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The One Natural Sound That Does Wonders For Your Mental Health


With almost half of us working from home, many people will be no strangers to forgetting to leave the house. You get up, work, exercise, have dinner, watch tv, go to bed. Feel familiar? Even when we know the benefits of going outside can include improving moods, help you be more active and connect you to your local community.

However, one benefit many of us are overlooking is birds. Yes. Just birds. Not an acronym, not a play on words. Just our feathered, flying friends in the sky. Does this sound like I’m losing my marbles? It’s probably because I haven’t been around birds today!

Right but seriously, it turns out that being near birds – even just in your garden, no need to go to a sanctuary or anything – can be incredibly beneficial to our mental health and wellbeing.

Birdsong can help anxiety

If you’re feeling anxious, tense, or stressed, it may be worth following the most annoying mental health advice beyond yoga and actually going outside and chances are, you won’t even have to go far to reap the benefits of it.

This is because studies have shown that birdsong – the name of the sounds birds make when they chirp away to each other – is incredibly beneficial to our mental health and just being around it can help to alleviate difficult symptoms of mental health disorders such as anxiety, depression, and paranoia.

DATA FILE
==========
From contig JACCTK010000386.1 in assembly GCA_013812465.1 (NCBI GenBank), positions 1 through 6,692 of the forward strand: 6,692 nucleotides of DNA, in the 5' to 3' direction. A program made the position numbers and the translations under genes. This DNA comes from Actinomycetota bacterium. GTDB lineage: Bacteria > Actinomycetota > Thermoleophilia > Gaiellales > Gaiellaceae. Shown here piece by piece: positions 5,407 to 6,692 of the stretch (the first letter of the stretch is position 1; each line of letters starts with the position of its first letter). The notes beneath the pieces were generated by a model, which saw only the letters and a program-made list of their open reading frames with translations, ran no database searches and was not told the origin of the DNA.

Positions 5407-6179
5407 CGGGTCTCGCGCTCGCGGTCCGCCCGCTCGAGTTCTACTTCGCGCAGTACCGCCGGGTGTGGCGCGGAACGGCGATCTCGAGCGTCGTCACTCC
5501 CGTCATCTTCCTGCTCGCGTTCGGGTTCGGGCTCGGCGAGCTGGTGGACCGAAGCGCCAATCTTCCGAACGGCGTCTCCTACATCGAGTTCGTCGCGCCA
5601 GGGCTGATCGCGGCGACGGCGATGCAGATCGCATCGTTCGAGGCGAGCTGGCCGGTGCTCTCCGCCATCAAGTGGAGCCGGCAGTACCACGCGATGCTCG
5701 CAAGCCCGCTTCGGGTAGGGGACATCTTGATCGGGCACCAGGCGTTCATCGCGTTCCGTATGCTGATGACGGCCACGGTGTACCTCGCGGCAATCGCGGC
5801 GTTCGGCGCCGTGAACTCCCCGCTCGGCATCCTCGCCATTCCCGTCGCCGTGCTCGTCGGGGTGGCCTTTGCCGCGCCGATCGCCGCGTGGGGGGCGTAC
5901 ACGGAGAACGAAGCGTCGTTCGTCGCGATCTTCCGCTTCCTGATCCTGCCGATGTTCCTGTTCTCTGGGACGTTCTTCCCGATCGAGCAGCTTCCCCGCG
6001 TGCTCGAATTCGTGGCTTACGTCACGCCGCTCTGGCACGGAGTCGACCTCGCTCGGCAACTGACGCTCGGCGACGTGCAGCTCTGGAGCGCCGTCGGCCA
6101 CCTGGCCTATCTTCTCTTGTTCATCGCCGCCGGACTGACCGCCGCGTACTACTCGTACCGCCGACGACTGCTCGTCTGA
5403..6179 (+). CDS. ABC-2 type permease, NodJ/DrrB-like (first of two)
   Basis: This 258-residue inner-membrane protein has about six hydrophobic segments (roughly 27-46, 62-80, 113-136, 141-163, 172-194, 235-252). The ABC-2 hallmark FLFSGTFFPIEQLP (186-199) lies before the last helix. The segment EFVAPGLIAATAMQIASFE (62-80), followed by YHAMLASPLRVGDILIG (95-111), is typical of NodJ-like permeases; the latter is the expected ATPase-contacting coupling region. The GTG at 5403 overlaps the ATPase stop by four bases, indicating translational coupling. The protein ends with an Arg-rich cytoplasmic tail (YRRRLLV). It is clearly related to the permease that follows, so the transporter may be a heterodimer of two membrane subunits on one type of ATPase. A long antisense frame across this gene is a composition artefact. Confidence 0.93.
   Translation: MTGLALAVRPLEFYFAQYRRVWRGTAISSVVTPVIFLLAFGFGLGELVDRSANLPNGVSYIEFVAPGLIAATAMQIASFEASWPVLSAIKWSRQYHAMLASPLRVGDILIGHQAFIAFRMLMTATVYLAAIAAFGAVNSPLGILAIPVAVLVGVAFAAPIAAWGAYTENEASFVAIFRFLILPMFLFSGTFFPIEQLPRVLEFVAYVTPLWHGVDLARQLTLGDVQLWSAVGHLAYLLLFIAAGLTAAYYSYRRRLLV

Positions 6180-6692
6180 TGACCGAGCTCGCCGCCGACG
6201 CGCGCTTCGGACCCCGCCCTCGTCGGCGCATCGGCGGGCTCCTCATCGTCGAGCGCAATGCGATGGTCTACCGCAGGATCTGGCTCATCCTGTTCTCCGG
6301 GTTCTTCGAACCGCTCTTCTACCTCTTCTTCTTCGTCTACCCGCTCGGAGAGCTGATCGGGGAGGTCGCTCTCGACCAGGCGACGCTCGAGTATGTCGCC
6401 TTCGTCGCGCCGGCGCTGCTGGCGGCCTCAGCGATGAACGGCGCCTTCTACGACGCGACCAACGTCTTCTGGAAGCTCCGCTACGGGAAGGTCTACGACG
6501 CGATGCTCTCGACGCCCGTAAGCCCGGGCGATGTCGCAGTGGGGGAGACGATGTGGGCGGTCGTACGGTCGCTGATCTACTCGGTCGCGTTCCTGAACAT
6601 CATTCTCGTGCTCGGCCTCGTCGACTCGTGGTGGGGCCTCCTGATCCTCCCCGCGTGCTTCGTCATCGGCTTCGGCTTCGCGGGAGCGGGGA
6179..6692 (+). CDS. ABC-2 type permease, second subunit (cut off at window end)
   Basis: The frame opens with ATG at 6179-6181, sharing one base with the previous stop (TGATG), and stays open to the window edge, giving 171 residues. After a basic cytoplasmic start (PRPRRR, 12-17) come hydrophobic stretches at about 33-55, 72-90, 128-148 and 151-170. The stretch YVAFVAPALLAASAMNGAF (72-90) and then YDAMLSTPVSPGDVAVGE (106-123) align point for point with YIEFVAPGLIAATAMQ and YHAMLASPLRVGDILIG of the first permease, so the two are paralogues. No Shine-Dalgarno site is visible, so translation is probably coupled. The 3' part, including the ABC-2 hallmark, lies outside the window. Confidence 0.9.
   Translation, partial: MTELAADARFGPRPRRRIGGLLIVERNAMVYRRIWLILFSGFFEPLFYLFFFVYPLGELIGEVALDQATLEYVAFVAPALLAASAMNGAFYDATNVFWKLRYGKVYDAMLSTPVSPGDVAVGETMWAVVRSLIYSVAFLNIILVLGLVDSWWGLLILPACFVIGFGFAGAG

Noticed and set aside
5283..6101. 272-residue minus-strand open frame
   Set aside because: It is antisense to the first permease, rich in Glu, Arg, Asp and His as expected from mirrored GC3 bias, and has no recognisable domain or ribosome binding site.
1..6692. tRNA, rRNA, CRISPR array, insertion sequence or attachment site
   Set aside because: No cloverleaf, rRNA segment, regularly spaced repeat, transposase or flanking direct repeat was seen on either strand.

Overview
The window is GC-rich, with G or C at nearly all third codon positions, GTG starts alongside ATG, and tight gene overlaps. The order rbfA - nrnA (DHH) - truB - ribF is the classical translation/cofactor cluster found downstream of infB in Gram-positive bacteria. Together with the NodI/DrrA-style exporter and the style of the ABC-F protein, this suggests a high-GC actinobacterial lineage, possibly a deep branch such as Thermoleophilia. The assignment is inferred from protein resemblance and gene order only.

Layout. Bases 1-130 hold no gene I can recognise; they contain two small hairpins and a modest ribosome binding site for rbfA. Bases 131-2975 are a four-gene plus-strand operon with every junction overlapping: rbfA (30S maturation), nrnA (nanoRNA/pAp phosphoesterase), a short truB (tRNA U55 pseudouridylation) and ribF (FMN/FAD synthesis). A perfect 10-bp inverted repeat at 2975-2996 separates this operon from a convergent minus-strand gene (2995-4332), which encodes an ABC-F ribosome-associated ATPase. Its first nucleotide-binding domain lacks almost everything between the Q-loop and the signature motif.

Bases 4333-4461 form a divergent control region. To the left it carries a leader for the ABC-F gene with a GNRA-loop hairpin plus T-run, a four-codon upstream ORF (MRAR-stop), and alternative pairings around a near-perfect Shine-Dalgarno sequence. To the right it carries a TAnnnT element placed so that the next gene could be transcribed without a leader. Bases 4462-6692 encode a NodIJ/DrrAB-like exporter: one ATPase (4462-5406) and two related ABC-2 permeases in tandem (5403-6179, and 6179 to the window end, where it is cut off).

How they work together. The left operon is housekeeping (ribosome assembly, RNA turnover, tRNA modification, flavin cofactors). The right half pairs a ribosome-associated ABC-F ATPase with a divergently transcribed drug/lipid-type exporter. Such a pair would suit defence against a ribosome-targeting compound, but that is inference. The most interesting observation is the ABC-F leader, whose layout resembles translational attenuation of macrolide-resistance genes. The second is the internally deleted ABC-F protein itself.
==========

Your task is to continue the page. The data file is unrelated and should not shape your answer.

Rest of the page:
Our very own lifestyle editor has spoken anecdotally about how birdsong has helped her saying, “my mood is way better in the mornings because all the swifts are out, they heal my soul on a level I cannot explain.”

Interestingly, scientists can’t quite explain it either. A recent study from King’s College London explains that “the mental health benefits of everyday encounters with birdlife for mental health are poorly understood … [W]e know little about the specific features within green and blue spaces which are driving these benefits.”

Birdsong could be part of future mental health treatments

While the researchers are still unsure of what exactly it is about birdsong that calms us, they do believe that birdsong could be part of future treatments for mental health disorders saying:

“Visits to habitats with a high degree of birdlife could become part of social prescribing schemes, playing a role in preventing mental health difficulties and complementing more traditional interventions.”

Maybe we really should be entering our Snow White eras and connecting with nature. Or at least the birds in our gardens.

Source: Sarah-Louise Kelly, Yahoo Style UK

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